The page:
Online advertising can be a very powerful tool for the construction industry. Companies such as Google and Facebook provide a lot of information about how to utilize their online advertising services. However, as these services have expanded and diversified, they have also become a bit complex. Continue reading
Professionals in the construction industry are experts at turning ideas into plans and plans into buildings—as well as other projects that are beautiful, useful, and durable. But the old rules about marketing your skills and services have been upended, and it is no longer optional to recognize the role that websites, social media, and smart technology now play in finding your next customers—or in helping your next customers find you.
Does your company have a website?
When trying to determine the best marketing strategy for the growth of a company, it’s easy for a business owner to become disillusioned by the “mythology” of corporate marketing. You tentatively adopt a strategy, “do it,” and are not sure if it works, and, if it does, you have no idea why. There are so many jargon-heavy terms floating around, it can be hard to parse through what works, and what is just a red herring.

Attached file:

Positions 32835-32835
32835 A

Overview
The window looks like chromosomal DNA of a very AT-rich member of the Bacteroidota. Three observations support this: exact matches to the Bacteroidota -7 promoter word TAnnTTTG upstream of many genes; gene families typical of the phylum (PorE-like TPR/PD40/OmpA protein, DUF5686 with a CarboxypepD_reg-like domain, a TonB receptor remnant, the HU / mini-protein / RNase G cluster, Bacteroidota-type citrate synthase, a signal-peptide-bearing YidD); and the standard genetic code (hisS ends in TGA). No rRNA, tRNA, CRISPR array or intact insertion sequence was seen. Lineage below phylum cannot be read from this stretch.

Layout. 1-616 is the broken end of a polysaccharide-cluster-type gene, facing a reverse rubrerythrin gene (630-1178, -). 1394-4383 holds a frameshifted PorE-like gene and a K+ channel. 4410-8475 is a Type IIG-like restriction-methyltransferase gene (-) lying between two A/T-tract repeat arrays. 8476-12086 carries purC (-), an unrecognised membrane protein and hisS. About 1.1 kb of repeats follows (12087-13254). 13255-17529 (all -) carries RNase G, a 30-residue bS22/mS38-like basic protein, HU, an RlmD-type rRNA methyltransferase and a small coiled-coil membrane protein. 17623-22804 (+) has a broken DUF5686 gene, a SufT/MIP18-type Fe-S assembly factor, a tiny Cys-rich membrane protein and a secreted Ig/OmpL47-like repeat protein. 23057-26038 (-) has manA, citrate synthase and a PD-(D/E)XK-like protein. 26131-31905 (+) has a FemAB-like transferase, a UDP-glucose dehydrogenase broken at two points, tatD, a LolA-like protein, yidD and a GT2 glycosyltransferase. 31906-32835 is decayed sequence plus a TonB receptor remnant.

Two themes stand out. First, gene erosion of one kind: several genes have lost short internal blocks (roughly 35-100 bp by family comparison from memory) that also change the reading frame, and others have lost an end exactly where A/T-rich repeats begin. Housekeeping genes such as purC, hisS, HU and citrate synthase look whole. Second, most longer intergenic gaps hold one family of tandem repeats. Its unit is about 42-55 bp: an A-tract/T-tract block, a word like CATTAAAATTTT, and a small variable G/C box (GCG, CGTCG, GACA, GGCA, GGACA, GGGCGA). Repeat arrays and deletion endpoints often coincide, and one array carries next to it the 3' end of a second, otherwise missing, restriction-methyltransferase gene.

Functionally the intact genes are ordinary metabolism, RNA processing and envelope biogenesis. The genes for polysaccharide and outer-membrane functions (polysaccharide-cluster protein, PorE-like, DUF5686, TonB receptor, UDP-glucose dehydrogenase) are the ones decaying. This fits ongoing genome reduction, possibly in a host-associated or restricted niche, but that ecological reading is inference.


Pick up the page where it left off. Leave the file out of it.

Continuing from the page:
Larger, online-based companies have adopted the term “hyper-local” to refer to the complicated algorithms and expensive analytics that help them target the customers they want with mobile and online ads. It’s important to remember that for You, the small business owner, “hyper-local” marketing is just plain…Marketing! You are already targeting the right customers at the right time by being in touch with your audience through customer service and sales.
But First, Take a Step Back
It’s still necessary, however, to develop a solid understanding of the relationship between your brick-and-mortar or e-commerce space and its online footprint. It’s always important to ask yourself the big questions before deciding where to dedicate your time when building your strategy:
- What is your brand?
- What is your brand’s voice?
- Who is your audience?
- How do you communicate your brand to your audience?
- How does this communication turn your audience into customers?
And, in the internet age, importantly:
Where are your customers searching for your product or service online?
(Of course, if you have troubles answering these questions, don’t hesitate to reach out!)